Japan's Spectacular Floating Airports
As the world's population increases at a
more-than-healthy rate and the cost of travel decreases, the number of
people looking to travel by air is understandably on the rise. With
this growing demand comes the need for more airports as existing ones
struggle to cope with the millions of passengers passing through on a
So what happens when there's no suitable land to build a new
major airport or locals protest the new construction without hesitation
due to noise pollution or other environmental implications?
If you travel to Japan in the near future you may witness a
solution to these problems, in the form of floating airports. At
present there are four such constructions in Japan (there are also
examples in Hong Kong and Macau), each built on its own artificial
island offshore and each backed by the community it serves. The first
of these incredible engineering wonders to be built, and the first of
its kind in the world, was Kansai International Airport in Osaka Bay.
Just to build the 4-kilometre long island called for 21 million cubic
metres of landfill plus the assistance of 80 ships, then there was the
small matter of connecting the airport to the mainland by way of a
3-kilometre bridge. In total the project has so far cost around $20
billion but has already saved some expense by surviving both an
earthquake and a typhoon in the last 15 years, in addition to being
open 24 hours a day due to its location.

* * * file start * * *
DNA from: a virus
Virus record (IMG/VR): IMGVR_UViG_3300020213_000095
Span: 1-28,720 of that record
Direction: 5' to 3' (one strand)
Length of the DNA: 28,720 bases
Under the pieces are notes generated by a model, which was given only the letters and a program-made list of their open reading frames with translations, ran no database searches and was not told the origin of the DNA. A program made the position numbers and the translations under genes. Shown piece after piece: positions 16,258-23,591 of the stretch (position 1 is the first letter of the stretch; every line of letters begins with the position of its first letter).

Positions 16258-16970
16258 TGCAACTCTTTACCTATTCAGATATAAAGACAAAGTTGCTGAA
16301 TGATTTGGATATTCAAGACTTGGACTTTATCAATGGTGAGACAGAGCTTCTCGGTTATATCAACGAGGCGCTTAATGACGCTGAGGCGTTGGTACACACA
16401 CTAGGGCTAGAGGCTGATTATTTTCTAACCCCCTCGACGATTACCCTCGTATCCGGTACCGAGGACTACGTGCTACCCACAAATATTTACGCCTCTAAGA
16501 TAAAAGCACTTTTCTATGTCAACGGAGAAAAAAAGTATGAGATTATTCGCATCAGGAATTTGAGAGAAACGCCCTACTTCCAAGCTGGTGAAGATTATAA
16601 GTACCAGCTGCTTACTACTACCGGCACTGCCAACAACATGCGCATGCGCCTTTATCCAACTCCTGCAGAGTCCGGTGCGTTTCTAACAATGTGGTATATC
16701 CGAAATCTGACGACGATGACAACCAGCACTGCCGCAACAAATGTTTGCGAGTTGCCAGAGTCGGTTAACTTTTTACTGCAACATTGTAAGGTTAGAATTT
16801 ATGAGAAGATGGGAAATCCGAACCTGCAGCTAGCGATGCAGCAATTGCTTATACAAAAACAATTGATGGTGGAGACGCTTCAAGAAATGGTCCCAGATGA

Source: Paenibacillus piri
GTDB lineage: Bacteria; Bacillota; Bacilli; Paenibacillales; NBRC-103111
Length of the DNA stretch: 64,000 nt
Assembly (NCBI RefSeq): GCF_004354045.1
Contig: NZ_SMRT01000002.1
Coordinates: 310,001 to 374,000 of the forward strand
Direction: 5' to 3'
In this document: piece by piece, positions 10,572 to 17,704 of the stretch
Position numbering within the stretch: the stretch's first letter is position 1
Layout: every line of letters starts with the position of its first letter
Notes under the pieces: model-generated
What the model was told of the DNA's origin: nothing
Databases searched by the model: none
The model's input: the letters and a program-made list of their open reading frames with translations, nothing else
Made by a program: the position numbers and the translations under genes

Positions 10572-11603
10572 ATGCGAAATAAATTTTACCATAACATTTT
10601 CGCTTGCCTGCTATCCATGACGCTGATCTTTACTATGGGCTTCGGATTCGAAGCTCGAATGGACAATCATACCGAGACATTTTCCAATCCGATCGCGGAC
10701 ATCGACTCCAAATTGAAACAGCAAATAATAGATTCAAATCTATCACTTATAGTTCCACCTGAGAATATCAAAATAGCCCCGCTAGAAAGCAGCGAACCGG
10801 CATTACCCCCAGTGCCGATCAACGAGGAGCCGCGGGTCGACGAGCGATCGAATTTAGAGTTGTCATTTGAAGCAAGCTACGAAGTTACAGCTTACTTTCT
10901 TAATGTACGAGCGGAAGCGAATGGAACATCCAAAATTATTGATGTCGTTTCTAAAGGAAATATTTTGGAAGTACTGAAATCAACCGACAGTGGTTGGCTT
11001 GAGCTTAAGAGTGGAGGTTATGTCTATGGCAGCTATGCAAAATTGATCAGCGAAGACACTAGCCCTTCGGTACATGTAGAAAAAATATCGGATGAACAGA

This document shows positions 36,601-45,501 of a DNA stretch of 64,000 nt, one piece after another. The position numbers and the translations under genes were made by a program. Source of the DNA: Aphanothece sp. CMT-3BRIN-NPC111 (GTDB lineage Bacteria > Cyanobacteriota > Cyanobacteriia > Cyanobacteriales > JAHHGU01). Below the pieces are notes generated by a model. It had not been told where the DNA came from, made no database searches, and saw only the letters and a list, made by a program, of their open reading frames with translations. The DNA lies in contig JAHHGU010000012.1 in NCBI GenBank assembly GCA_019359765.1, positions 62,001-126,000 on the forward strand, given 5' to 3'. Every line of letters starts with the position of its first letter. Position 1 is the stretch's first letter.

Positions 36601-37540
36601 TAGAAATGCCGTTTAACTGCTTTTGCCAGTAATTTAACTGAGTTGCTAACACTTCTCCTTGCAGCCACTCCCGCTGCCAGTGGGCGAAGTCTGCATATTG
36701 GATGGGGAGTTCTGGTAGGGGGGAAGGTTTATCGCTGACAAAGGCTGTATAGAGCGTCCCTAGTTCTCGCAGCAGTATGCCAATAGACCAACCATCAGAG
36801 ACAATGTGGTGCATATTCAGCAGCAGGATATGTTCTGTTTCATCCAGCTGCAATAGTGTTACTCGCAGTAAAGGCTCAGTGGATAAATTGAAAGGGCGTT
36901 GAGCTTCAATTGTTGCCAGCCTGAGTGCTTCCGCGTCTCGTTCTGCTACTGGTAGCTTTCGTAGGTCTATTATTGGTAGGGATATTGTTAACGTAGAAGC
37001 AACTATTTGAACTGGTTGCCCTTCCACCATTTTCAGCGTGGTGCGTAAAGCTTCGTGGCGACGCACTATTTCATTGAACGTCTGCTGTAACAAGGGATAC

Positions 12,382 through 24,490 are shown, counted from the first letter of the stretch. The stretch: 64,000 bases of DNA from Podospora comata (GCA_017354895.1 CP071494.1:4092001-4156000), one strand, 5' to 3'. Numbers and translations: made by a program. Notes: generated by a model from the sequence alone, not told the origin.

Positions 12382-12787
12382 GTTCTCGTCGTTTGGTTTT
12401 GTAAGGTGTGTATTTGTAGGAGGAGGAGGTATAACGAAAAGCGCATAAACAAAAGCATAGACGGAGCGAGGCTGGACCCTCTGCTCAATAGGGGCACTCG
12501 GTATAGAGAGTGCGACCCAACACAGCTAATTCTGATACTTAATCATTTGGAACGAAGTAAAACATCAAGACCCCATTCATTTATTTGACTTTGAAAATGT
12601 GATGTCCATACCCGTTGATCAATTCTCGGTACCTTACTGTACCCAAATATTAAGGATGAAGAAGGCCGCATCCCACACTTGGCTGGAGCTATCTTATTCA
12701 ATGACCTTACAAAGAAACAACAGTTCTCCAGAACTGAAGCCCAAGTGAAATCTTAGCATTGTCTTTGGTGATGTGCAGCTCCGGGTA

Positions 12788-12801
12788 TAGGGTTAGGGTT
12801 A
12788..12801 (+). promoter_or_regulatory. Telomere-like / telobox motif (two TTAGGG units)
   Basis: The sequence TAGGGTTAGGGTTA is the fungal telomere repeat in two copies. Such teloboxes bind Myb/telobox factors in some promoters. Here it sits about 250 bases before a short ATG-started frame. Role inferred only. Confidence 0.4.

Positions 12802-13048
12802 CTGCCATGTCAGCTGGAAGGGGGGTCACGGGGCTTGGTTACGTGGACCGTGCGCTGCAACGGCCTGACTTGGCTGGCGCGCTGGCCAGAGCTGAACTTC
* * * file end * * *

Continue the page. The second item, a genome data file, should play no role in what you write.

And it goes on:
Here are Japan's four floating airports.
Kansai International Airport
New Kitakyushu Airport
Chubu Centrair International Airport
So, what does the future hold for the location of airports?
For those airports situated near the coast it makes a lot of
sense to follow the examples in Japan for a number of reasons, most
importantly environmental impact and space consumption.
However, there are also other innovations to welcome, one of the
most intriguing being a Rotating Floating Airport invented by Van Den
Noort Innovations BV in the Netherlands. As far as we know the idea
hasn't been realised yet but the concept seems like a good one. The
RFA's main circular body (arrival and departure lounges, transport
stations) would sit below sea level, its base embedded in the sea bed,
whilst the runway platform would float on the water, rotating according
to wind direction. In essence the entire structure would resemble a
gigantic propeller lodged in the ground, air traffic landing and
taking-off on its blades.